Table layout, alpha-PNGs, flexible cell heights in Opera/IE?

Hello,

I am making a new website using a table layout. My first question regards to an alternative: is this possible with pure CSS? And the second more important question refers to a visual problem of the current layout with Opera and IE, but not with Firefox.

URL to the test page

[INDENT]http://www.mschroen.de/neu/test1.htm
The problem also is explained by comment tags in the HTML code.
This page is XHTML1.0 Strict valide.[/INDENT]

Justification of using a table layout

[INDENT]I am using a table layout again after many years of layouting with CSS, because i have no idea how to get similar results with CSS in this case.
Many CSS layouts use multiple overlapping divs with different background images to visualise corners and edges. But due to the fact that I am using transparency in PNG images, it is no longer a good idea to overlap them. The divs now have to be clearly separated next to each other. Moreover, most layouts are of fixed width. I am using a flexible layout, so repeating background images are needed between the corners.[/INDENT]

Question 1

Has anybody an idea of how to get similar results with a pure CSS layout?

The ultimate problem

[INDENT]This layout works fine for me in Firefox, but not in Opera and IE.
The displayed sheet of paper should have shaded borders. Therefore the layout consists of 5 columns and 5 rows, where the real content is located in the middle of the table with rowspan=3 and colspan=3. This cell is growing with height and width.
To display the corners, I am using the (4 times) 3 corner cells, each having a background image width fixed height and width. Conclusion: The border cells located in the horizontal and vertical middle make the whole thing flexible, using flexible width/height. And this is the crux of the matter: Opera and IE do not obey the height values of the vertical border cells.[/INDENT]

Question 2:

Why Firefox shows the whole thing properly, while Opera and IE do not allow the middle cells to automatically fill the remaining height. In these browsers, the vertical border cells become cells of arbitrary heights, even the cells that actually should have fixed heights. That’s why the shaded borders on the left and right of the page seem to vanish with these browsers.

I hope you can help me :frowning:
Martin

Sman, welcome to the forums! You’ve started with a heck of a good question, and one that’s a bit past my skill set. :slight_smile: However, I’m watching this thread because I want to see what the answer is as well. I design in Opera, and because I’m persnickety, I won’t create a design that won’t work in that browser. I’d like to see how this plays out.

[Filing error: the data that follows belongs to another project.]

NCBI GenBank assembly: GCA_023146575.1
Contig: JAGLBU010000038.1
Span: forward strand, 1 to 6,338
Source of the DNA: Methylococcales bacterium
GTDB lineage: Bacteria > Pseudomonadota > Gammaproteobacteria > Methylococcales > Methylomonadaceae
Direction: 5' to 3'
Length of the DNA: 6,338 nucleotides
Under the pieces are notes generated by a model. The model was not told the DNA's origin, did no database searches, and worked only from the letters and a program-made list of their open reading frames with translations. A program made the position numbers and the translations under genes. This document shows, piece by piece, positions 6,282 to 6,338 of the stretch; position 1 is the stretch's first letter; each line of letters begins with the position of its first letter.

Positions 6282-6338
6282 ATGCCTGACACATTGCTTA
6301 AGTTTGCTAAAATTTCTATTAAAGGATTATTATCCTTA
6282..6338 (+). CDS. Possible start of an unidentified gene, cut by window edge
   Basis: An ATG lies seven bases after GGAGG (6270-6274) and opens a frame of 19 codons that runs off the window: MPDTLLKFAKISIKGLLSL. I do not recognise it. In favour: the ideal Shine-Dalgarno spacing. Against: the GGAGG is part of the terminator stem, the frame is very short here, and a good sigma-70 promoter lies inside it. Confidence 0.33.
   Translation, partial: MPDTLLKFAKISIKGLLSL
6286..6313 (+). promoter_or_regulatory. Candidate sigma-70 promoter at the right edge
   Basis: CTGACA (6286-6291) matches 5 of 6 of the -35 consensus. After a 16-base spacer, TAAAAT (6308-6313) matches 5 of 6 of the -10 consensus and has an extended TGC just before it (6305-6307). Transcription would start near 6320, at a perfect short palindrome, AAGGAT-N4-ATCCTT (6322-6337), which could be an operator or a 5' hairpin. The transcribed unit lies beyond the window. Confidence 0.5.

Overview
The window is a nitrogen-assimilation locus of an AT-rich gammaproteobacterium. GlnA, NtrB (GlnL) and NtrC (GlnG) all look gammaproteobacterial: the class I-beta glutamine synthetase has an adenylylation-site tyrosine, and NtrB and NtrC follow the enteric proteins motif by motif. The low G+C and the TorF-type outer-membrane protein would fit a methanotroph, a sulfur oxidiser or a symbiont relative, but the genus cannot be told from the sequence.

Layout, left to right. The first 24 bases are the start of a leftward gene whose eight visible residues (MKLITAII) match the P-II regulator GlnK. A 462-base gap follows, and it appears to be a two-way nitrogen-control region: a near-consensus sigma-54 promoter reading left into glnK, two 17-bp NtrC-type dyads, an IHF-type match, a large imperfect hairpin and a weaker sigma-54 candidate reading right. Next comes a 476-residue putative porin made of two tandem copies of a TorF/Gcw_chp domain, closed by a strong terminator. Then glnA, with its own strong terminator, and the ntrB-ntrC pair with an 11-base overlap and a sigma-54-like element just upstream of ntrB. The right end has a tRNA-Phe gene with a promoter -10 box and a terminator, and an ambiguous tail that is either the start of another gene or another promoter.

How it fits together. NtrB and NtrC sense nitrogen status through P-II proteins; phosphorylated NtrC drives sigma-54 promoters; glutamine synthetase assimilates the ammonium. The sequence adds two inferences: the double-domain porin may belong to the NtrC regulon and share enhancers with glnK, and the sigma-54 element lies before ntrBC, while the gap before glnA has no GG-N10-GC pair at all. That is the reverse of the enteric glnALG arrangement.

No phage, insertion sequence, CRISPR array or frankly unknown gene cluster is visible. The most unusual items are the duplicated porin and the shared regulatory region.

Edit: just for the record, I don’t see any difference in the display between current versions of Opera, Firefox, and Chrome. (I don’t have a current version of IE.) Have you upgraded your version of Opera lately? (Or I could just be blind and not notice the differences…)

Hi,
thank you for your post. I am using Opera 10.53 and Firefox 3.63 on Windows. The difference that I can see ono Opera is located in the table cells at the borders (10px width) on the left and right sides of the sheet of paper. The shading images there are ok starting from the top of the page, but vanishing in the middle down to the bottom of the page. To be exact: cell colum 1 row 4 is much larger than it should be, so the background image of a fixed size stops repeating on its top, concluding to no image for the rest of the cell down to the bottom. Or do you see any shadows there? It would be surprising for me :smiley:

Just to be sure: The 5 cells of the first column should have the heights: 10px, 149px, auto, 128px, 10px. Is this the case in your browser?

Your eyes are apparently better than mine. You are correct. Subtle differences, but important!

Yipee

Someone in another forum posted a hot tipp: http://www.paulhaxter.com/2008/07/25/cssframe/

It took me a while to understand how it works and to implement it on my layout. I needed 23 divs for all that. I don’t present a corner by one image, I am using 4 images instead: 3 thin border-images of PNG format with alpha channel and 1 big jpg image without transparency. The total amount of file size is much lower than a single PNG image for each corner. This works in Opera and IE !! :smiley:

URL of the solution:

http://www.mschroen.de/neu/test2.htm

The next problem

[INDENT]But another question is: is it possible to reduce the amount of background-images (so much http-requests :frowning: )
I played a little with big images containing a bunch of images, which are separated by background-positions. This works okay, but i can not really apply this method to my layout. The divs are all bigger than their background-images (which still should not repeat). And by the way: does anybody know how to give background-images an negative or positive offset when they are positioned at right or bottom? I am looking for something like 100%+20px …[/INDENT]

Martin